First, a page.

Nearly half of the young voters who in 2008 registered and cast their first presidential ballot may have not updated their voter registration, according to a new survey, a situation that could most impact President Obama considering that voting bloc helped him to victory four years ago.
The finding by the non-partisan group HeadCount found that seven out of 10 young voters changed residence in the past four years, and 43 percent of those potential voters have yet to update their voter registration.
The so-called “youth vote” is the estimated 15.5 million U.S. citizens who are 18 to 24 years old, according to the Census Bureau. Roughly 49 percent of them voted in 2008, compared with 47 percent in 2004 and an historical rate of about 40 percent.
Obama won roughly 66 percent of the youth vote in 2008 in his successful race against Republican presidential nominee Sen. John McCain, R-Ariz.
More than half of those who participated in the HeadCount survey said they were either not confident or unsure about whether they were registered to vote at their current address.
"A lot of people just don't remember to update their voter registration when they change their address," said Andy Bernstein, HeadCount's executive director. "When you move, you have a lot of things to think about. Updating your voter registration doesn't always make it to the top of the list."
The voters’ situation could be further complicated if they arrive at polls on Election Day unaware of new voter ID laws. Some states now require voters to prove they live at the address where they are registered. So they are being encouraged to bring a second form of ID such a utility bill that includes their name and current address.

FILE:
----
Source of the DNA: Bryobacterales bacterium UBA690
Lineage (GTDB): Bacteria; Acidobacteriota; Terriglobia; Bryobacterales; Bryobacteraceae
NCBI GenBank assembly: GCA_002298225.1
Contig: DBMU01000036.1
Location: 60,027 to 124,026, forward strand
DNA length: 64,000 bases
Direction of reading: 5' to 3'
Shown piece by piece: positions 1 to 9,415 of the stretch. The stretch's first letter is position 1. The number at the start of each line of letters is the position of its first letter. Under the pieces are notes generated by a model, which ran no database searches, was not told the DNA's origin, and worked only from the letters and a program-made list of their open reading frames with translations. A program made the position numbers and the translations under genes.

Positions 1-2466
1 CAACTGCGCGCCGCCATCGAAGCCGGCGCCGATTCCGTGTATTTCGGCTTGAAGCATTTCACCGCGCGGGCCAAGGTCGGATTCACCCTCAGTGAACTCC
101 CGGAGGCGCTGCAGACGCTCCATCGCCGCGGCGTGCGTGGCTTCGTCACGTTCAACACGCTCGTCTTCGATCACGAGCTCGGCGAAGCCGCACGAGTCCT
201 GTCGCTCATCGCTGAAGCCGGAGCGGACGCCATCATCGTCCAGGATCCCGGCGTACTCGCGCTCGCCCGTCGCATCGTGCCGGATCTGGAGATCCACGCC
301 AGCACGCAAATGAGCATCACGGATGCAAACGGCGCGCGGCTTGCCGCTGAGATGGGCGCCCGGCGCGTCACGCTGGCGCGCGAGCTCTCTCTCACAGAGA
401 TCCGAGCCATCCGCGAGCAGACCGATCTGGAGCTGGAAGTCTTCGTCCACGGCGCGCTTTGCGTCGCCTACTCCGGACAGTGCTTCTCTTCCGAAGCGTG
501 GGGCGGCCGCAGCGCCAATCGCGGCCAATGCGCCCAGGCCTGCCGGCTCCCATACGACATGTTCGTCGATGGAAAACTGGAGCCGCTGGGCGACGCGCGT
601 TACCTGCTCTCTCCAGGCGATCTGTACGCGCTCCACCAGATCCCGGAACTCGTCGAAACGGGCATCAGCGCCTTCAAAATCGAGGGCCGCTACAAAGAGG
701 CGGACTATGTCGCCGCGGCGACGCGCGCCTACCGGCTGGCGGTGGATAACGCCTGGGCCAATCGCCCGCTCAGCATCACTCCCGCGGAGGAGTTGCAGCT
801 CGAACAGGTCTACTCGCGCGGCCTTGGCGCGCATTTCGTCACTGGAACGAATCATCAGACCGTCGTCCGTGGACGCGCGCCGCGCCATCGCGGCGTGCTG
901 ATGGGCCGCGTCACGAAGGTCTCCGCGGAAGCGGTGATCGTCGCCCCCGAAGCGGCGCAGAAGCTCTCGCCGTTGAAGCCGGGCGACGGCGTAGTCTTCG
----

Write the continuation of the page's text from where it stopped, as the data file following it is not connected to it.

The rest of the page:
On Tuesday, HeadCount will sponsor "National Voter Registration Day,” in which more than 100 musicians, comedians and actors will send tweets and Facebook posts with links to a website where people can fill out voter registration forms. The drive also will include volunteers from hundreds of groups in roughly 30 U.S. cities registering voters.
The Romney campaign is trying to dip into the ranks of the youth voters who helped Obama win in 2008, focusing in part on the roughly 50 percent of recent graduates who are either unemployed or underemployed.
“College graduates should not have to live out their 20s in their childhood bedrooms, staring up at fading Obama posters and wondering when they can move out and get going with life,” GOP vice presidential nominee Rep. Paul Ryan said during his speech at the Republican National Convention.
Young voters have leaned Democratic in the last several presidential contests, but they accounted for roughly 10 percent of the 2008 electorate. That’s too sizable of a voting bloc for Romney and other Republicans to ignore, Tyler Harber, a partner in Washington-based Harcom Strategies, said last month.
“They are coming to the realization that the social safety net afforded to previous generations will simply not be available,” Harber said.